Shoot Thru Umbrella and Bounce Umbrella – a Comparison

Shot-Thru and Bounce Umbrella on same shot. A comparison.

There is so much talk on some forums about the ‘softness’ of shoot-thru umbrellas and how much it works to provide a soft light. And there is certainly some truth to that statement… especially with umbrellas at a distance.

But finessed lighting that is done close to the subject finds that the shoot-thru umbrella has no ‘wrap’ to it, instead it scatters the light from the source instead of focusing the light. And those of you who know me, know that I don’t usually run in a ‘right’ or ‘wrong’ mode on lighting. I only want the lighting to be what you want it to be… and learning lighting from someone who tells you to always do ‘a’ to get ‘b’ will do you no good.

You must get out and work with the tools, see the results, tweak and repeat. And repeat. Learn what the light does, then reconstruct it to provide the light you want.

We are going to examine a couple of shots we did with both in the same light. I also shot the setup so you can see how simple it is, and what I am referring to with the light.

NOW: Workshop News.
We are so excited about the workshops coming up. Please let me know if there are places you want to see Lighting Essentials Workshops. I am looking to book July and August now. And, of course we have all the workshop signups working so you can get signed up and ready for the workshops in your area… from San Diego to Montana to Washington DC… even Nashville!

I hope you are aware of our new Lighting Diagram tool. It is awesome and really can help with sharing the diagrams with friends. Treat the grid as 1 foot square and be precise about placement.

Now, let’s go look at some shots with shoot-thru and bounce umbrellas.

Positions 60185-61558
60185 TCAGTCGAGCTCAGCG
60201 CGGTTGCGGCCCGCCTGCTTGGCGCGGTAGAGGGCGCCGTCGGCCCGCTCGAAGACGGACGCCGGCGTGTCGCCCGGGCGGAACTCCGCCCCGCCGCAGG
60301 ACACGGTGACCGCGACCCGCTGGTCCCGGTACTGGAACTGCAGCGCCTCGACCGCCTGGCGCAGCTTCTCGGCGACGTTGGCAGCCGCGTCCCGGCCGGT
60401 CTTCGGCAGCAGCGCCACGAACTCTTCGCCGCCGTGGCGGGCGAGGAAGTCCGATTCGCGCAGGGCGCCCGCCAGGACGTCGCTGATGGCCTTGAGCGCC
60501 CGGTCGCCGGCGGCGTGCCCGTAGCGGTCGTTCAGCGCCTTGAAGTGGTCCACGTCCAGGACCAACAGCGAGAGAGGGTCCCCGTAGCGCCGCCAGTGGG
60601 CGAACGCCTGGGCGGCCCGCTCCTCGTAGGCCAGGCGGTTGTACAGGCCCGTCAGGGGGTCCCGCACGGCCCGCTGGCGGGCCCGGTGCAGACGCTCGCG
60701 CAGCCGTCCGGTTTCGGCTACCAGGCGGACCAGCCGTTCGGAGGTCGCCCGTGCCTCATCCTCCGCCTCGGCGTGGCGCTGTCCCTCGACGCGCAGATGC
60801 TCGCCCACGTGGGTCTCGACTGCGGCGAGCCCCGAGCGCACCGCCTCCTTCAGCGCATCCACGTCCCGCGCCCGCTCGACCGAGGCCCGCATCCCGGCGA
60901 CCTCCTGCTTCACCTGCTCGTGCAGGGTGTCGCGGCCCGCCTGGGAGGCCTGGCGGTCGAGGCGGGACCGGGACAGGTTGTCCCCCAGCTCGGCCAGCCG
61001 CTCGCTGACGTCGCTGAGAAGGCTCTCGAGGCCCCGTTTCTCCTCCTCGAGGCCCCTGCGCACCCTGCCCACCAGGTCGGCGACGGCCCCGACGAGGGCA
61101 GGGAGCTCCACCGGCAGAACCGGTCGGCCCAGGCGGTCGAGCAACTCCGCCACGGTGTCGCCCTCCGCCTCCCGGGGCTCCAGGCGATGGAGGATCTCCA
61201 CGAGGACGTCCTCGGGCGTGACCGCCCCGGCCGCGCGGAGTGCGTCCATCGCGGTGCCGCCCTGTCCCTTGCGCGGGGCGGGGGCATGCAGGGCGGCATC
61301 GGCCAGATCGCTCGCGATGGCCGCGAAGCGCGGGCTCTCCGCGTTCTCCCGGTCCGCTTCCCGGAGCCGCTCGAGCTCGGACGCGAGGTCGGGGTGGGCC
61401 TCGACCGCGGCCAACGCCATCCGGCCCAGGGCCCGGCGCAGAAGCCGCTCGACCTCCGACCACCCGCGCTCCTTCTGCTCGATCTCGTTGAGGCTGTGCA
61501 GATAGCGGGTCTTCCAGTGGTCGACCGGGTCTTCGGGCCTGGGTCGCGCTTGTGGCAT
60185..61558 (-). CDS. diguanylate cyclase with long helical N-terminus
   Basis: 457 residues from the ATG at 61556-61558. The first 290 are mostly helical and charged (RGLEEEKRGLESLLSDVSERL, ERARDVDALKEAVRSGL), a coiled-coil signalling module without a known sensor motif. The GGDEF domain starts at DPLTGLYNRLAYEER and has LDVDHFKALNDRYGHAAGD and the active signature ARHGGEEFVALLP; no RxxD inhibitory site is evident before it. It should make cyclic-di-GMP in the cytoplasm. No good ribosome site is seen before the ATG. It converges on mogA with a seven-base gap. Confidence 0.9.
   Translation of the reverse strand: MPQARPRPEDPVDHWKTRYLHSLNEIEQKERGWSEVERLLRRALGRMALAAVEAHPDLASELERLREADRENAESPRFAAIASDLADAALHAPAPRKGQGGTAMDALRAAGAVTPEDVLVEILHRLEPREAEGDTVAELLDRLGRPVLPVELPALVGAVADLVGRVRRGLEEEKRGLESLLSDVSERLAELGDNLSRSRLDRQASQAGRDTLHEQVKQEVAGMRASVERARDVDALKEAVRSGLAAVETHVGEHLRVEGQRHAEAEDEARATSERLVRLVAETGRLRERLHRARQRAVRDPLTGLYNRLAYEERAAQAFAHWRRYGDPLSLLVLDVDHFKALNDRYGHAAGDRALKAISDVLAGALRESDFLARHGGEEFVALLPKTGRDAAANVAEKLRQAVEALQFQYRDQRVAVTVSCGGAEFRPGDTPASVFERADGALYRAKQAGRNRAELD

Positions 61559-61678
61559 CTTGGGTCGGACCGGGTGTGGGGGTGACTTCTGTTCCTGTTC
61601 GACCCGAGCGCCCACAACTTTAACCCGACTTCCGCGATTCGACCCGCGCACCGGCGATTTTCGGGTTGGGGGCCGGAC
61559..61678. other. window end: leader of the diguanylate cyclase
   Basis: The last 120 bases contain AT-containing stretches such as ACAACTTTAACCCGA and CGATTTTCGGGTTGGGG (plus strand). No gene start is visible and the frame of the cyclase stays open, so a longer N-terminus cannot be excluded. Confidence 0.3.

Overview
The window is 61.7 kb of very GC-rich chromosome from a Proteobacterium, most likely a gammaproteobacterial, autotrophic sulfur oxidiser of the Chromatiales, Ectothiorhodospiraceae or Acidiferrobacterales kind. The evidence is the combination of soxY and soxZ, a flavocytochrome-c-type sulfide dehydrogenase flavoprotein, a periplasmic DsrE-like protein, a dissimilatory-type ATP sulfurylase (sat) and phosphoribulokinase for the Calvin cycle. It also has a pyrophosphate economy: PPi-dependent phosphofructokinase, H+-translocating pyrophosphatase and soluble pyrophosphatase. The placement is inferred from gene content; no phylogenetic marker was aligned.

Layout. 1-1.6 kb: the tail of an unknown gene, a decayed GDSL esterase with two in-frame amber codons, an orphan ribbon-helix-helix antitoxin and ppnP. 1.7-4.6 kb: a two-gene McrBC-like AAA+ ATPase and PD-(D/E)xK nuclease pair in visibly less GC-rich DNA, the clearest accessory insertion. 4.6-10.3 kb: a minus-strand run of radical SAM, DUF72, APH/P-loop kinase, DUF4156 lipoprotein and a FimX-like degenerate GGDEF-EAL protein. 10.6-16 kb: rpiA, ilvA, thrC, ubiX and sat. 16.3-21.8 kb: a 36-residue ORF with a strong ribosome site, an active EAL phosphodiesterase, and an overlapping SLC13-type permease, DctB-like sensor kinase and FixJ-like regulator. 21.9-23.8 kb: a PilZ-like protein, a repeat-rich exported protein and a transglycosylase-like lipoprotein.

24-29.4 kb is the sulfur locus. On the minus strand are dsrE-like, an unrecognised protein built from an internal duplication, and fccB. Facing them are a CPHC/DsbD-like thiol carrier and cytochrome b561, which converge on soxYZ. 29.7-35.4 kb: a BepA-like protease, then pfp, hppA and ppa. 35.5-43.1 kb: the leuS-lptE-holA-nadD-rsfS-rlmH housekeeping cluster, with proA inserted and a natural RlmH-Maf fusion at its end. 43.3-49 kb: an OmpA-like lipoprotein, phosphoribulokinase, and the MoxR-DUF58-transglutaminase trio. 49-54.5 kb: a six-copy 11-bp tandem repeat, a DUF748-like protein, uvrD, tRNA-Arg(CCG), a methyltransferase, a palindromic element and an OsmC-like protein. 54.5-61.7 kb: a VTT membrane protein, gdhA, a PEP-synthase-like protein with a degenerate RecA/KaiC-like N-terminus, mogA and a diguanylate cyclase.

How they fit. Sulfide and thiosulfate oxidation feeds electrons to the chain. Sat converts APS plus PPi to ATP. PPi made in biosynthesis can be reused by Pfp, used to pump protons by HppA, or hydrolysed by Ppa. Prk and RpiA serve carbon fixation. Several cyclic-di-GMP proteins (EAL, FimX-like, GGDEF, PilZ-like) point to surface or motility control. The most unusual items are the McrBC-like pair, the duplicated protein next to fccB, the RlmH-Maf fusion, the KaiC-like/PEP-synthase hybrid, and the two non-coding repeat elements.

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Tech Sheet: Beating the Sun with Small Flash

Using a small strobe to 'beat the sun' on Lighting Essentials

Our Tech Sheet on using a meter will be next time, we decided for a variety of reasons to bring you this Tech Sheet on beating the sun for effect instead. Explanation could come soon on why, but I wouldn’t wait for it… heh. It just happens when you are a one man publishing mogul. LOL

OK, there are times when you want to be able to beat the sun, that is, provide light that is equal to or brighter than the sun. When using small strobes it becomes even more tricky because there is a limit to the speedlight’s power. And to beat the sun we do need some power.

We are going to take this in two parts, the first being this tech sheet with small speedlights, and later this year with some large strobes. We will be using one and two lights for this exercise, so it should be something most will be able to do easily.

Before we get going, I want to say how cool it is that people are calling from all over the country asking me to bring the Lighting Workshop to their town. We have added Montana, Omaha, Chicago, Detroit and Cleveland, and they are filling up pretty fast. I have decided to lower the attendee count a bit because of how well they have done with a few less photogs. We would like to keep it at 12 with an assistant.

Now, let’s get on with the Tech Sheet for the end of February, how to beat the sun with small strobes.


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Using a Speedlight for Environmental Images that Pop

Shooting The Natural Environment with Speedlights

I have been working on a personal project, shooting some of the old mining towns in Eastern/Central Arizona. Sometimes I shoot natural light and sometimes I like to pull out my speedlights for a little drama.

Let’s take a look at some easy ways to add a sense of lighting drama with a single speedlight. I use a 430EZ on a tethered hotshoe cord. I could use wireless remotes, and sometimes do, but the tether keeps me working within a set of limits that I like for this kind of shoot.

The tether means it fires every time, and there isn’t a bunch of things hanging off of the strobe or extending it. Anyway, if it wasn’t actually attached to my camera I would probably lose it.

We are shooting the towns of Superior, Miami and Hayden which are just east of Phoenix about an hour or so. They are very damaged towns, and I want to document where they are, because I really don’t know if they will make it or not.

We are working on Friday’s tech sheet now, and it will be really cool so check back.